Friday, February 28, 2014

Cosplay Courtesy as a Photographer

I am an Amateur Nature Photographer as a hobby. I like doing this as I don't have to worry that much about the subject. I don't have to ask permission. They are there, I am quiet and hopefully I get a cool shot. This isn't how you photograph when doing people.

Let me make this plan and simple, people expect you to be professional, courteous, kind and patient. Remember, they are doing you a favor even if you are a taking pictures at a portfolio studio. They let you take their shots and could always walk or never do business with you at all. It is just a matter of respect for the people you are taking pictures of.

Now onto my experiences ~ It was fun and intimidating at times to walk up to some of these beautiful people and ask to take their photo. They were all open to being taken a shot of and was a blast doing it. If it was a large group of photographers and a staged shoot, then it was pretty much a free for all. Everyone understood that it was an open shoot and anyone who wanted to photograph them could.

Now, if there was a solo photographer already taking shots, I waited patiently or asked when the opportunity happened if I could take a few pictures. All of photographers I ran into were kind and let me do this. What I found in talking with them are those that just show up and start snapping. This irritated them to no end as it meant that the cosplayers attention was drawn away from their shoot. It also cause issues if the other people shot with a flash at the same time they shot without one. Flash photography is different from regular photography.

Front of Card
Back of card
My only rejection was one that pleasantly surprised me. I soooooo much wanted a photo of a tall stunning cosplayer as Katastrophia. This was an awesome cosplay as it was beautiful and scary at the same time. When I asked if I could take a photo, she didn't want me to take her picture. Instead she silently handed this card (see to the right). I was a bit depressed to get the card, but I respected the fact she did that. It gave me as a photographer a polite way to say 'not now'. It was also a way for me to know who she was - Shocktress.

Not everyone felt this way as I found out later which was sad. Here is a link to her tumblr post about that night. It resonates the truth about the craziness that cosplayers go through with photographers. We both talked via Twitter for a little bit that night as well. I was happy to catch up the next night as she let me know that her and Starlightslk would be out. I have seen Starlightslk's cosplays on the web, so to have met her as well made it a special shoot for me.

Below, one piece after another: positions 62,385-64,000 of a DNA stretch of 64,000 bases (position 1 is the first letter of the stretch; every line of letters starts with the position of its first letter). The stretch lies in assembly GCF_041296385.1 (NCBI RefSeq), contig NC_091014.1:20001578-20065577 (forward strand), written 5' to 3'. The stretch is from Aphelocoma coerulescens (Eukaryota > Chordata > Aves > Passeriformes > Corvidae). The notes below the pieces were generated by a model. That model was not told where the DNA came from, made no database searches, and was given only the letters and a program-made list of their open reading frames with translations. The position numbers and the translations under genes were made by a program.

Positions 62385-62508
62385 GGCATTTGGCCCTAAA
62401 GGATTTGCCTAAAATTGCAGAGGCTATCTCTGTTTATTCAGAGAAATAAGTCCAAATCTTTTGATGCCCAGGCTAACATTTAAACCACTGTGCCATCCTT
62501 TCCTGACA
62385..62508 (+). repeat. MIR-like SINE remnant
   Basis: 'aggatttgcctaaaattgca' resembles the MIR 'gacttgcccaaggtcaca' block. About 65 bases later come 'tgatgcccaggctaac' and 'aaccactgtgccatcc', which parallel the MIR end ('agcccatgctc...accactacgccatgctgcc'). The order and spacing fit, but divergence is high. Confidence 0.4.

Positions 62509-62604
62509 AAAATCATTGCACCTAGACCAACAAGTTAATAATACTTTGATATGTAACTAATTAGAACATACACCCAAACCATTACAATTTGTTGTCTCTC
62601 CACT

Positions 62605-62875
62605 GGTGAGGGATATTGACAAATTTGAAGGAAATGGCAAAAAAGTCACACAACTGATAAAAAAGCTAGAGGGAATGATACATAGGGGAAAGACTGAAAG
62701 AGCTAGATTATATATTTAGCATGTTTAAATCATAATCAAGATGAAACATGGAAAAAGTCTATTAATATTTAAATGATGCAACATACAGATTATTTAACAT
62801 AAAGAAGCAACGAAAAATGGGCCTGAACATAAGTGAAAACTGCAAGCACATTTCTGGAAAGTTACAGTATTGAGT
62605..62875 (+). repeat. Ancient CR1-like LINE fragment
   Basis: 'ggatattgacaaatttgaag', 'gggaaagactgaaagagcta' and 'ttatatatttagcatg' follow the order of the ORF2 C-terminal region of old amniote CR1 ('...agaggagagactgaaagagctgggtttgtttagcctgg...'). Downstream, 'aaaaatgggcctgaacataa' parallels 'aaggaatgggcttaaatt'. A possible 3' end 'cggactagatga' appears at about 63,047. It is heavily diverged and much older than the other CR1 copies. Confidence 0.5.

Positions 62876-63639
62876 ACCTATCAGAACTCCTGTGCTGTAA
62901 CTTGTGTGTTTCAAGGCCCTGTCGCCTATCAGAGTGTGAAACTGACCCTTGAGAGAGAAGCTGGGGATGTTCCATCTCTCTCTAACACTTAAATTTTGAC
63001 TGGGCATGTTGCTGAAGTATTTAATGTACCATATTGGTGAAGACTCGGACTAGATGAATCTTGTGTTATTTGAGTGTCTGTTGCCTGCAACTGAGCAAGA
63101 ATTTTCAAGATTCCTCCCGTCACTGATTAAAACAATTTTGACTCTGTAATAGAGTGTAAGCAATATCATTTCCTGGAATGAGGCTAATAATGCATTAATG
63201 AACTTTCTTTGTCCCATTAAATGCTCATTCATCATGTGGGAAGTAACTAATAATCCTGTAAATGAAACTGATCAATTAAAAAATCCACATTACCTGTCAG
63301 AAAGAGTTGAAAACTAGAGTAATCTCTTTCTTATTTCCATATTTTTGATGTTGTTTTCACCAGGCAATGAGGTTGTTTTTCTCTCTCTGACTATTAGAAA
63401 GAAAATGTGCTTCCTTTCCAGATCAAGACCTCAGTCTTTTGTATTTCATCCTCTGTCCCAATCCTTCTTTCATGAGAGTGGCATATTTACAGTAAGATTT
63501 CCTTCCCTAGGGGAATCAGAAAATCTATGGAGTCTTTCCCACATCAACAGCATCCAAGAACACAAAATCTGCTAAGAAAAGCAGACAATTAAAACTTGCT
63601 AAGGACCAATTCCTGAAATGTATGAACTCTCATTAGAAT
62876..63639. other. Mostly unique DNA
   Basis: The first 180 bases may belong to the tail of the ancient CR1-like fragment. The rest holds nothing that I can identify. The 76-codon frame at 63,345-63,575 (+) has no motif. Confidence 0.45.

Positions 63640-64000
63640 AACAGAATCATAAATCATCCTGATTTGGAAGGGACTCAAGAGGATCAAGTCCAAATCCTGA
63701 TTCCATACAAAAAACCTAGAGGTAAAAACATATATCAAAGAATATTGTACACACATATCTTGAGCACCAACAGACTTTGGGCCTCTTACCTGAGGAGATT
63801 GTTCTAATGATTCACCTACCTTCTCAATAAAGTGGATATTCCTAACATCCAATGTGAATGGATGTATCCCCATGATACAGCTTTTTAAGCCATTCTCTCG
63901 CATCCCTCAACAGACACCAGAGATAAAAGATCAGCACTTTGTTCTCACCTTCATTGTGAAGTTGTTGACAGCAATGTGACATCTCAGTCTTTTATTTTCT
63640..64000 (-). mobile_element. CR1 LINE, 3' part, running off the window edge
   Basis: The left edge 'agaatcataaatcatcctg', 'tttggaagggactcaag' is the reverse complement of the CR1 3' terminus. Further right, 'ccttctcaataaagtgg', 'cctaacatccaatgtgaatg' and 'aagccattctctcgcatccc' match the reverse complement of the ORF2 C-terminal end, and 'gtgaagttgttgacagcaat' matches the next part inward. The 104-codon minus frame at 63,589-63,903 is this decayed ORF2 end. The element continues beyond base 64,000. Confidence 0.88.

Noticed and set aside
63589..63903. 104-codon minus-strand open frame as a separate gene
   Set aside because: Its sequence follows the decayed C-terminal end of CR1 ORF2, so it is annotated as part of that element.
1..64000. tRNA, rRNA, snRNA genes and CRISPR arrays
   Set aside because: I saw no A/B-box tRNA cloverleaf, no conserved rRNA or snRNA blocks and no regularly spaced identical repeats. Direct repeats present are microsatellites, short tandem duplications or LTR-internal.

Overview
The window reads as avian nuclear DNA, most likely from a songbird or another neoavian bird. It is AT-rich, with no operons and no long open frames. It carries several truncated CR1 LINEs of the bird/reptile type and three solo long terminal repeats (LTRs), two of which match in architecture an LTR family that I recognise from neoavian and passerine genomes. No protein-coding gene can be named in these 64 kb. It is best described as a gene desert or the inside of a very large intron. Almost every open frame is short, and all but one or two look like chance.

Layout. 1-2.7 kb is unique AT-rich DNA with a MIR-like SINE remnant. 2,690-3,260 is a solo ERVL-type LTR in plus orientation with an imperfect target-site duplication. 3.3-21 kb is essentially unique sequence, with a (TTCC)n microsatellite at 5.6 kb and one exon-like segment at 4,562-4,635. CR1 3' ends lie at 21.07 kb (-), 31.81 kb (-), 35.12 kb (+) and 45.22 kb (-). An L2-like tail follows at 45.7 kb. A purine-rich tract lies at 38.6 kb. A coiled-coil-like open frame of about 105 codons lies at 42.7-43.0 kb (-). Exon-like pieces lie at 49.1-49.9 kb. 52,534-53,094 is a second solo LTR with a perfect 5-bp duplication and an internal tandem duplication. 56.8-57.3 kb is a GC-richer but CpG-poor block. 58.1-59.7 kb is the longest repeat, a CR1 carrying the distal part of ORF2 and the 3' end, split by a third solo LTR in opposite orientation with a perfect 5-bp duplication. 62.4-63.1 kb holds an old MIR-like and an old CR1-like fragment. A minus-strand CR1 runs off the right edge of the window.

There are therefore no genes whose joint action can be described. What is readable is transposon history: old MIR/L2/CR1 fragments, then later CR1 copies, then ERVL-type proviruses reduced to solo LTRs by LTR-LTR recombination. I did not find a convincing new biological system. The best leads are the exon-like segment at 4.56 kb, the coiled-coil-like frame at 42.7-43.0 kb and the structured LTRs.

(Starlightslk & Shocktress)

Here is the only shot of the night that I meet up with them. Due to the late hour, I had to use my flash. There was someone else there as well and the flashes were bothering Shocktress. Due to this, Starlightslk asked that we stop using them. Now I am not good at night shots, so the couple others I took didn't come out. I kind of knew this would happen, but tried anyway. Here is where the respect comes in for your subject. You need to ignore your needs and focus on the needs of your subjects. If you don't, you will find yourself alone shooting the floor. 

I went over and thanked them both for taking the time to pose. Even though I know I had maybe one good shot, it didn't matter to me. They took their time to pose and I will always be thankful for that. We even traded cards and I have both of them in front of my as I write this post. I met a lot of great cosplayers, but this is one of a couple experiences that weekend that will stay with me for years to come. One day in the future, I hope to catch both of them again at a con. It is a treat to have them together cosplaying as it a sight to behold.

Final word on this is this - as a Photographer, if you give respect while out shooting, you will get it back 10 fold as this weekend proved.


  1. I know how it feels when all other started crowding when you requested the cosplayer for photos. Probably feeling old and tired, I'm less keen on taking pics of cosplayers at event these days which I didn't last AFA. I sure most cosplayers and photographers have good ethics. I just need to find back that feeling...

    1. It was crazy and really takes a lot out of you. Maybe I will split my time better for doing stuff at the next convention.


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